Editorial: Monday mix on Nobel Peace Prize; school garden; ‘hurricane kitties’

  • Ira Helfand FILE PHOTO

Published: 10/15/2017 11:42:38 PM

Sharing in a Nobel Peace Prize was not new for Dr. Ira Helfand of Leeds when it was announced Oct. 6 that the International Campaign to Abolish Nuclear Weapons (ICAN) had won this year’s award. Helfand is co-president of the International Physicians for the Prevention of Nuclear War, which was awarded the Peace Prize in 1985.

The latest recognition is a testament to Helfand’s commitment to warning about the dangers of nuclear weapons and working to curb their proliferation. But the awards 32 years apart show that much work needs to be done to rid the world of the nuclear threat.

Helfand believes the danger of nuclear war is at its greatest since the early 1980s. “This helps to emphasize to people how critically important it is to eliminate nuclear weapons from the world’s arsenal,” he says of the attention drawn by the Peace Prize.

The International Physicians for the Prevention of Nuclear War established ICAN seven years ago. Helfand, a doctor at the Family Care Medical Center in Springfield, is a member of the campaign’s steering committee. He was at the United Nations in New York City on Sept. 20 when 50 countries signed the landmark Treaty on the Prohibition of Nuclear Weapons.

The treaty for now only prevents the spread of nuclear weapons because the current nuclear powers — the United States, United Kingdom, France, Russia, Israel, China, India, Pakistan and North Korea — have not joined.

“This prize is really a tribute to the tireless efforts of many millions of campaigners and concerned citizens worldwide who have, ever since the dawn of the Atomic Age, loudly protested nuclear weapons, insisting that they serve no legitimate purpose and must be forever banished from the face of our Earth,” said Beatrice Finn, executive director of ICAN, a coalition of 468 nongovernmental groups from more than 100 countries.

Among those tireless campaigners is Helfand, who has written a report titled “Nuclear Famine: Two Billion at Risk?” examining the impact of even limited nuclear war. It suggests a “catastrophic worldwide climate disruption and global famine” because of the soot released to the atmosphere.

We hope that the efforts of Helfand and hundreds of other activists involved in ICAN distances the world from the possibility of that grim outcome.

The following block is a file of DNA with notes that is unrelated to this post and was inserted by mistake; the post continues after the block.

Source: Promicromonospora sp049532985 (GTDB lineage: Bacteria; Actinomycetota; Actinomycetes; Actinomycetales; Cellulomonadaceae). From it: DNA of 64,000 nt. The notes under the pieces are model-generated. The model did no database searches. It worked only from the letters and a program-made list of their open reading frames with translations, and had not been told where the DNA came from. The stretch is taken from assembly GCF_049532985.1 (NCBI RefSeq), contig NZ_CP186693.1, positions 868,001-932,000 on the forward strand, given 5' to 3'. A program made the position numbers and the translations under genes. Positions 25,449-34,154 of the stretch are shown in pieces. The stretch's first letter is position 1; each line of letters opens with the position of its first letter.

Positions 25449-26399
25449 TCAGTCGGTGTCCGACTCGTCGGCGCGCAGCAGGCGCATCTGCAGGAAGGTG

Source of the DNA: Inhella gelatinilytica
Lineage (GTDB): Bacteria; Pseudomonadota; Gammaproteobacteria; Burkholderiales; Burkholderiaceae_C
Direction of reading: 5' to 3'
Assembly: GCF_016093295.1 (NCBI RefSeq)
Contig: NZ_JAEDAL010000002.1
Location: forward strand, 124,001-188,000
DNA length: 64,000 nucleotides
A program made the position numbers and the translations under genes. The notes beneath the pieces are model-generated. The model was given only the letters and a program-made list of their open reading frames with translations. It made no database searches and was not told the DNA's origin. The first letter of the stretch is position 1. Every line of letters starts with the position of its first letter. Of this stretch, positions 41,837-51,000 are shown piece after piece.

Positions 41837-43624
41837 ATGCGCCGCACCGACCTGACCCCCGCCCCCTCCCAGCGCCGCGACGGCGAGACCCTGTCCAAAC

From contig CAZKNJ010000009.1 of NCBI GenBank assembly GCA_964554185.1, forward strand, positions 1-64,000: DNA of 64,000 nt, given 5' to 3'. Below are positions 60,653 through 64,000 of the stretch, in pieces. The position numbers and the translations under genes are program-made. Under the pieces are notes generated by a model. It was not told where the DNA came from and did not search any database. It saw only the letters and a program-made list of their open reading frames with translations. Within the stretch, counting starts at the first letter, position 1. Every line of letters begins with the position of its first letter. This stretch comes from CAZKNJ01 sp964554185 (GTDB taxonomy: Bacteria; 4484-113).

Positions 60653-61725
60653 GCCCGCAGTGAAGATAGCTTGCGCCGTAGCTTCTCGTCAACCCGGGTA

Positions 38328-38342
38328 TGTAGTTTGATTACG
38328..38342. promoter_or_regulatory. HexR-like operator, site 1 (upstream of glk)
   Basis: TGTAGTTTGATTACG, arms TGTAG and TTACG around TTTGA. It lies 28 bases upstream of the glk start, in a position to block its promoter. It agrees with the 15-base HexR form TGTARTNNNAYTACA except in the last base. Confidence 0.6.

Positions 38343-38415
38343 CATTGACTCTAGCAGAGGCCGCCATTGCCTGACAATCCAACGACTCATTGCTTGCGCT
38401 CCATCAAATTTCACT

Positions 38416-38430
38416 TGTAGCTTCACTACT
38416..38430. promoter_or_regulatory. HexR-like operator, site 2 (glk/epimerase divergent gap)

* * *

The Jackson Street School garden project shows that a little seed money can blossom into a terrific learning experience.

Starting in 2009, the school received three consecutive $3,000 annual grants from the Northampton Education Foundation to pay for a consultant from School Sprouts Educational Gardens that designs teaching gardens in the Valley. The Jackson Street School students grow flowers and many vegetables.

Their gardening season traditionally has ended with the school’s Harvest Festival, which this year is Oct. 19. However, it will be extended now that parent volunteers have built a greenhouse next to the garden.

“Jackson Street always maintains a strong connection with the outside world, so the greenhouse is about strengthening that bond,” says Michael Charland-Tait, one of the parent volunteers. “It’s also about recognizing that Northampton is surrounded by farmlands and there should be a strong connection between that and the schools.”

And it demonstrates that at the Jackson Street School, the classrooms are not just inside the building.

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Hurricane Maria’s devastating impact on Puerto Rico has left many animals, in addition to people, in need of help. The Dakin Humane Society has stepped up to find new homes for some of those displaced pets, as it did after hurricanes Harvey and Irma hit the mainland.

Last week, two “hurricane kitties,” Flan and Gus, were up for adoption at Dakin’s center on Montague Road in Leverett. They were among the 18 adoptable dogs and cats Dakin staff retrieved from a plane load of animals flown to New Jersey.

“There are no state lines during a disaster,”says Carmine DiCenso, executive director of Dakin, which also has an adoption center in Springfield. “We work together as one for the best possible outcome.

“Before the storms hit, we already had many animals in our adoption centers, and over the past six weeks we have taken in another 83 dogs and cats from parts of Texas, South Carolina, and now Puerto Rico.”

Anyone interested in adopting an animal may contact Dakin by visiting its website at www.dakinhumane.org or calling 413-548-9898.

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